Volume 117, Number 5, December 2002 (Comparative Literature Issue)
pp. 1083-1097 | 10.1353/mln.2003.0012
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The History of Ideas At 80
This occasional section of MLN serves as an archive for critical documents—retrospective surveys, papers from symposia, rites of passage, and celebrations. In this issue we celebrate two 80th birthdays of more than casual critical interest.
The inceptions of intellectual movements are customarily marked by the publication of manifestoes, articles, or books, by the convening of conferences, salons, or the establishment of "programs," academic chairs, and such. In its modern incarnation, the History of Ideas can, however, be dated from an informal lunch meeting of three colleagues at the Johns Hopkins University—the philosophers Arthur O. Lovejoy and George Boas and the literary historian Gilbert Chinard—which led to the formation of a "club." (There was something of a local tradition for this slightly ironic use of the term club, since, with his arrival in Baltimore in 1879, Charles S. Peirce had reconstituted his "Metaphysical Club," the informal meetings that had flourished in Cambridge during the 1860s and are often seen as the "seedbed of American pragmatism.") The first meeting of the History of Ideas Club was duly convened on January 24, 1923. To celebrate the eightieth anniversary of its birthday a few remarks about the history of the history of ideas may be in order.* [End Page 1083]
Despite the specificity of this "birthday," construed most broadly history of ideas is at least as old as Aristotle's account, in the opening of the Metaphysics, of pre-Socratic speculation about "nature" (phusis). The historian of the history of ideas, in describing a conceptual approach to intellectual history, would have to review many subsequent developments, such as the rise and exfoliation of "universal histories" from Polybius to Vico, Kant, and F.W. Schelling. This inventory would also include various nineteenth-century discussions of Zeitgeist, Denkstil, and world-view, as well as the work of later historiographers, from Émile Meyerson, R.G. Collingwood, and Ernst Cassirer to the current Begriffisgeschichte tradition descending from Wilhelm Dilthey's historicism.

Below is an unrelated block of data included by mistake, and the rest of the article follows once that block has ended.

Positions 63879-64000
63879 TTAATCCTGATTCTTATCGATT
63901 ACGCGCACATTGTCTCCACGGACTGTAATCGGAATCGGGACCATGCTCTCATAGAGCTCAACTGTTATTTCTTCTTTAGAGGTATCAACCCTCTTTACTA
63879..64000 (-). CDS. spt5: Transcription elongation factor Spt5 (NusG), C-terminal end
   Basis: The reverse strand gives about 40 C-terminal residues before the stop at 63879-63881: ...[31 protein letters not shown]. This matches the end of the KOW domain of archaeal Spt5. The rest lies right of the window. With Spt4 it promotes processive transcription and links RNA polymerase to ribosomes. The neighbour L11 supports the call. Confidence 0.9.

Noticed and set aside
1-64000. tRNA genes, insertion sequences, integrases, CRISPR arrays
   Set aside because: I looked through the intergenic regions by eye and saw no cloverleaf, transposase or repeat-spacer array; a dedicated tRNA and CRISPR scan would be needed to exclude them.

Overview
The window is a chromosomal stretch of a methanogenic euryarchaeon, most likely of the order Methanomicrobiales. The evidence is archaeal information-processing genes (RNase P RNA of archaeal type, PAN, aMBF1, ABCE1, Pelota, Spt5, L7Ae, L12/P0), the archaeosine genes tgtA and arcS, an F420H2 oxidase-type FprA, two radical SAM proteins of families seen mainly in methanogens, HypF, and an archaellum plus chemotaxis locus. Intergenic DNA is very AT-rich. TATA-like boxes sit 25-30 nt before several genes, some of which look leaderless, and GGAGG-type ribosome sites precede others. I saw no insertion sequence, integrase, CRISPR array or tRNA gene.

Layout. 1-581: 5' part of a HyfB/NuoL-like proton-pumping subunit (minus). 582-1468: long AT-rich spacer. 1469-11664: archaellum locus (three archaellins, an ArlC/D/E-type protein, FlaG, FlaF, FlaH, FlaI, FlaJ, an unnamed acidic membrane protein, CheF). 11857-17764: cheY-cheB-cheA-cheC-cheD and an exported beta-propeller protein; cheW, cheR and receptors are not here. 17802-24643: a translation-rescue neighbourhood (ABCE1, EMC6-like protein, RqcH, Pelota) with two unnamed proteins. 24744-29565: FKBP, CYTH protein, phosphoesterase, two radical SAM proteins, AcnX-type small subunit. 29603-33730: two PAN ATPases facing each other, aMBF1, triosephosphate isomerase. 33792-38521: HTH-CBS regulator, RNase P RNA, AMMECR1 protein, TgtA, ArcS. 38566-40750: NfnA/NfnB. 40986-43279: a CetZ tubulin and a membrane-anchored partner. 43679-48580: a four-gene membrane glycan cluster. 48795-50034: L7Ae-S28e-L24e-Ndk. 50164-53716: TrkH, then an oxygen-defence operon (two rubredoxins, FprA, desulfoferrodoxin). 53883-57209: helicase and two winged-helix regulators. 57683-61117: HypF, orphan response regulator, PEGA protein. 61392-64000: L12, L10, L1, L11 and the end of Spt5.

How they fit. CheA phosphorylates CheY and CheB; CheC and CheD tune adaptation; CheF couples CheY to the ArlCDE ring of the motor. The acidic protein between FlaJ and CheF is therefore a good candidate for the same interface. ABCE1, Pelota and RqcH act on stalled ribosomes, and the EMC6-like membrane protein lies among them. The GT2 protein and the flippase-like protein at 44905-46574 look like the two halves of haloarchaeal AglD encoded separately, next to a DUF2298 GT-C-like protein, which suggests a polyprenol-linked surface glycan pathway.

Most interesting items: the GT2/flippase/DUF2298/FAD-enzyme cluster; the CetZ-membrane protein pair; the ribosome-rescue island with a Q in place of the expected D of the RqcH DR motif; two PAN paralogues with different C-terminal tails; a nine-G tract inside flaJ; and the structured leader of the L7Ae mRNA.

For the literary critic, however, the history of ideas is inevitably and most intimately associated with the movement initiated in the twentieth century by Arthur O. Lovejoy (1873-1962) and his associates at the Johns Hopkins University. Lovejoy was the dominant force in its early history and energetically raised in his writings most of the methodological issues that have continued to inspire debate. His friend and colleague George Boas spoke of him as "Reason-in-Action." Very briefly put, the history of ideas in the Lovejovian sense involves an interdisciplinary approach to the identification and tracing of certain "unit-ideas" as they find expression in a wide range of cultural fields from philosophic systems to literature, the other arts, the sciences, and social thought. Lovejoy, who combined the powers of critical philosophy with vast historical scholarship in a manner unrivaled in his generation, certainly never claimed to have a patent on the term "history of ideas" or its application, and he would have been the first to acknowledge that his own historiographic method depends in a specific way on his epistemological views, not shared by all of his fellow workers. While he could be a fierce controversialist and a great drawer of distinctions who never displayed any tolerance for imprecision, he did not pretend to have established a "school" in the sense of strict methodological rules or a canon of received texts. As noted above, the history of ideas as an institution is customarily dated from the organization of a "club for critical exchange," the History of Ideas Club, founded by Lovejoy, Boas, and Chinard in 1923. They were joined at monthly meetings by colleagues from the literary, classical studies, history of medicine, and history departments, as well as from political science, economics, biology, physics, chemistry, and medicine. The club sponsored occasional publications, notably Lovejoy's Essays in the History of Ideas; a Festschrift [End Page 1084] [Begin Page 1086] collection, Studies in Intellectual History; and the essay collection Forerunners of Darwin.
In 1940 Lovejoy and his associates founded the Journal of the...